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"Image Credit: Carol Rossetti

When Brazilian graphic designer Carol Rossetti began posting colorful illustrations of women and their stories to Facebook, she had no idea how popular they would become. 

Thousands of shares throughout the world later, the appeal of Rosetti’s work is clear. Much like the street art phenomenon Stop Telling Women To Smile, Rossetti’s empowering images are the kind you want to post on every street corner, as both a reminder and affirmation of women’s bodily autonomy. 

"It has always bothered me, the world’s attempts to control women’s bodies, behavior and identities," Rossetti told Mic via email. "It’s a kind of oppression so deeply entangled in our culture that most people don’t even see it’s there, and how cruel it can be."

Rossetti’s illustrations touch upon an impressive range of intersectional topics, including LGBTQ identity, body image, ageism, racism, sexism and ableism. Some characters are based on the experiences of friends or her own life, while others draw inspiration from the stories many women have shared across the Internet. 

"I see those situations I portray every day," she wrote. "I lived some of them myself."

Despite quickly garnering thousands of enthusiastic comments and shares on Facebook, the project started as something personal — so personal, in fact, that Rossetti is still figuring out what to call it. For now, the images reside in albums simply titled “WOMEN in english!" or "Mujeres en español!" which is fitting: Rossetti’s illustrations encompass a vast set of experiences that together create a powerful picture of both women’s identity and oppression.

One of the most interesting aspects of the project is the way it has struck such a global chord. Rossetti originally wrote the text of the illustrations in Portuguese, and then worked with an Australian woman to translate them to English. A group of Israeli feminists also took it upon themselves to create versions of the illustrations in Hebrew. Now, more people have reached out to Rossetti through Facebook and offered to translate her work into even more languages. Next on the docket? Spanish, Russian, German and Lithuanian.

It’s an inspiring show of global solidarity, but the message of Rossetti’s art is clear in any language. Above all, her images celebrate being true to oneself, respecting others and questioning what society tells us is acceptable or beautiful.

"I can’t change the world by myself," Rossetti said. "But I’d love to know that my work made people review their privileges and be more open to understanding and respecting one another."

From the site: All images courtesy Carol Rossetti and used with permission. You can find more illustrations, as well as more languages, on her Facebook page.

high-school-fling:

spicy-vagina-tacos:

freezerburnt-capsicle:

dontbeanassbutt:

boy, blowjobs sure are a mouthful

jeez, that pun was hard for me to swallow

penis

thanks for your contribution

wickedclothes:

Copper Dipped Aspen Leaf Necklace

This genuine aspen leaf has been dipped in copper to be forever preserved. Reddish gold in color with visible veins and other organic, leafy details. Hung on a 29” chain. Sold on Etsy.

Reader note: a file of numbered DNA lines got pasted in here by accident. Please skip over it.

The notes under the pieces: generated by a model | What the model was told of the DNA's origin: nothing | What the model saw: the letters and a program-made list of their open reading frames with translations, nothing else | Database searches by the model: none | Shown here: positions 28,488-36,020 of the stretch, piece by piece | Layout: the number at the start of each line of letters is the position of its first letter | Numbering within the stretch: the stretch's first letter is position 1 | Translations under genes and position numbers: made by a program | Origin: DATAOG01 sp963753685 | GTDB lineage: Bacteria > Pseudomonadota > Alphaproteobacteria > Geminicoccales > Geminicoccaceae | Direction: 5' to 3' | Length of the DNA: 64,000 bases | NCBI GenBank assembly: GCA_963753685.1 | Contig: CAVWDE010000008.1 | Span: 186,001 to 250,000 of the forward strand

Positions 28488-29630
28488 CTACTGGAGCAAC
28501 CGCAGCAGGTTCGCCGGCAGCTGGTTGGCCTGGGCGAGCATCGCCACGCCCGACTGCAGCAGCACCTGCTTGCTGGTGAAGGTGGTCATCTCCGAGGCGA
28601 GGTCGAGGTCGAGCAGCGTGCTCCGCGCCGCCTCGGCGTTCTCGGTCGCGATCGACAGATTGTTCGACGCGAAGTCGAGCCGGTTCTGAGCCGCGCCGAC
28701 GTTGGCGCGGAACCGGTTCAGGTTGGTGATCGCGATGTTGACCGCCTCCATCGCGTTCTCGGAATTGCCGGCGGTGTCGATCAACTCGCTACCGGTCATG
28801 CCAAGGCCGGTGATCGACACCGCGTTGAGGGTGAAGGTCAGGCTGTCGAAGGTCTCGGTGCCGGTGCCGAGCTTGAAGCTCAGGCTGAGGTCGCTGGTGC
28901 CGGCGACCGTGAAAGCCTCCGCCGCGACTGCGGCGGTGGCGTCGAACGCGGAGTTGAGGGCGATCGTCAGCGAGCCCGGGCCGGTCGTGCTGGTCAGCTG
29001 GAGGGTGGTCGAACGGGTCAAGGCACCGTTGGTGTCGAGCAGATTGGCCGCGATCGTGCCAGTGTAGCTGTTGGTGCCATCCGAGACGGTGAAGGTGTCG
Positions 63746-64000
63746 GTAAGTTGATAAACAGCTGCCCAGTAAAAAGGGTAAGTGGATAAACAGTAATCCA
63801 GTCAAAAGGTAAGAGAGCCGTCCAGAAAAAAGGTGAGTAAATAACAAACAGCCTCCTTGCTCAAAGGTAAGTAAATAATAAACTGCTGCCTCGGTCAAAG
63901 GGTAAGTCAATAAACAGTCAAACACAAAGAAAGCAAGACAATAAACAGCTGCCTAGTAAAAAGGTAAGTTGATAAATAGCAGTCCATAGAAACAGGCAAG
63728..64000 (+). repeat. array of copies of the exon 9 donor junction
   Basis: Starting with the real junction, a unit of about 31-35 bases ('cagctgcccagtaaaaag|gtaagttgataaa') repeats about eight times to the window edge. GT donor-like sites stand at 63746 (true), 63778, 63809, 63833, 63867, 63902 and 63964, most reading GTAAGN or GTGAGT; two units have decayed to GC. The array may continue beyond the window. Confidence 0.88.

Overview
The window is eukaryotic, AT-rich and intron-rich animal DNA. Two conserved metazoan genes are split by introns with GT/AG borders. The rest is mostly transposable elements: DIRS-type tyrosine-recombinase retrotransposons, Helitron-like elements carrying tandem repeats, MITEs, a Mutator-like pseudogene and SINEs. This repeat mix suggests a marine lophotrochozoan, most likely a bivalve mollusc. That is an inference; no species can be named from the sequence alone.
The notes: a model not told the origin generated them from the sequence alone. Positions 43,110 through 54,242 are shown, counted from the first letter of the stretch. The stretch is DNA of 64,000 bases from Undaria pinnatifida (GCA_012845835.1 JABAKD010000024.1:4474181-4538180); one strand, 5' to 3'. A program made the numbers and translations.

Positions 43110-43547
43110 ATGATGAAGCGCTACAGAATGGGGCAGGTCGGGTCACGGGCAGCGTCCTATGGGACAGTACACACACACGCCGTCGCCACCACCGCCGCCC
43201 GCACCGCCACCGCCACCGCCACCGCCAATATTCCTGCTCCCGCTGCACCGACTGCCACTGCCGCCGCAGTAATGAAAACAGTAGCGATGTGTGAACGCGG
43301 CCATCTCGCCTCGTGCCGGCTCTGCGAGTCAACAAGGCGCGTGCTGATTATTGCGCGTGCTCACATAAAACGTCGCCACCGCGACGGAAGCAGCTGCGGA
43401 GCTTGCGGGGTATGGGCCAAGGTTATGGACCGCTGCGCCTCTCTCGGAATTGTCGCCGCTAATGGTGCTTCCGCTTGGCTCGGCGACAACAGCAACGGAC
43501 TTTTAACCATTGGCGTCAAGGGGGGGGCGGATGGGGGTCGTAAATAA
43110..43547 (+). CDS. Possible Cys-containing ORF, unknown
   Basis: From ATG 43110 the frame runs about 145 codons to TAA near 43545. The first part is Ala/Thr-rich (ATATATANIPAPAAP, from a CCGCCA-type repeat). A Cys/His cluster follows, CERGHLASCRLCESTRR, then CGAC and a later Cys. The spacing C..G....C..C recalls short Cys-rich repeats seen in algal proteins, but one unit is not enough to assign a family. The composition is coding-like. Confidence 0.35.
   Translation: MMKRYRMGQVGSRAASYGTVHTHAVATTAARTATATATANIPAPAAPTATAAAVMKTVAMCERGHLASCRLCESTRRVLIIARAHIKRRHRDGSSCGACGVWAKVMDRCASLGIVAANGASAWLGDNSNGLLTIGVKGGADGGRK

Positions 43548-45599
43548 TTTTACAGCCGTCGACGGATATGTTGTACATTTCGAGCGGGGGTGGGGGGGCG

hadejarley:

"hey what are you doing in your room"

"studying."

modcloth:

Cat-lovers and coffee-connoisseurs unite with the Pawsitively Bemused Mug,  

gothamsnexttoprobin:

shegoestothemovies:

WARNING - PLEASE READ IF YOU HAVE A PEANUT ALLERGY AND LIKE TO SHMEAR MAKEUP ON YOUR SKIN TO MAKE YOU LOOK AS FLAWLESS AS YOUR PERSONALITY

I am one such an individual, and last night I was super pumped to try this concealer. Out of curiosity I read the ingredients and saw something called arachidyl behenate.

Anything with the root “arachi” such as “arachis oil” is probably peanut related. And, sure enough, I did some research and arachidyl behenate is peanut-derived. Which is the story of how I nearly smushed a deadly food allergen into my skin.

There’s a report here from last year that seems to indicate that some food allergens are neutralized when processed for cosmetics, but I’m not sure that applies for peanuts. And at any rate, they did indicate there was still a risk of a reaction if such proteins weren’t processed properly.

Now, I’m gonna say it outright - I’m not one hundred percent sure that a heavily processed peanut-derived chemical such as arachidyl behenate will cause a reaction. I’ve worn a lot of makeup over the years without checking the ingredients, so I could have easily used a product containing it without knowing. Still, better safe than sorry.

Alternate names for peanut products (anything with the prefix “arachi-” should be considered suspect):

beer nuts, earth nuts, goobers, groundnuts, groundnut oil, hypogaeic acid, katchung oil, mandelonas

A full list can be found here, another cosmetic-specific one here.

Here’s some articles on the subject:

http://www.ncbi.nlm.nih.gov/pubmed/11558642

http://www.national-toxic-encephalopathy-foundation.org/peanuts-in-cosmetics/

http://cosmeticsinfo.org/ingredient/hydrogenated-peanut-oil

http://www.ewg.org/skindeep/ingredient/700482/ARACHIS_HYPOGAEA_(PEANUT)_OIL/

Stay safe, guys, and please signal boost for any peanut-allergic followers you might have!

YES THIS IS ACTUALLY VERY IMPORTANT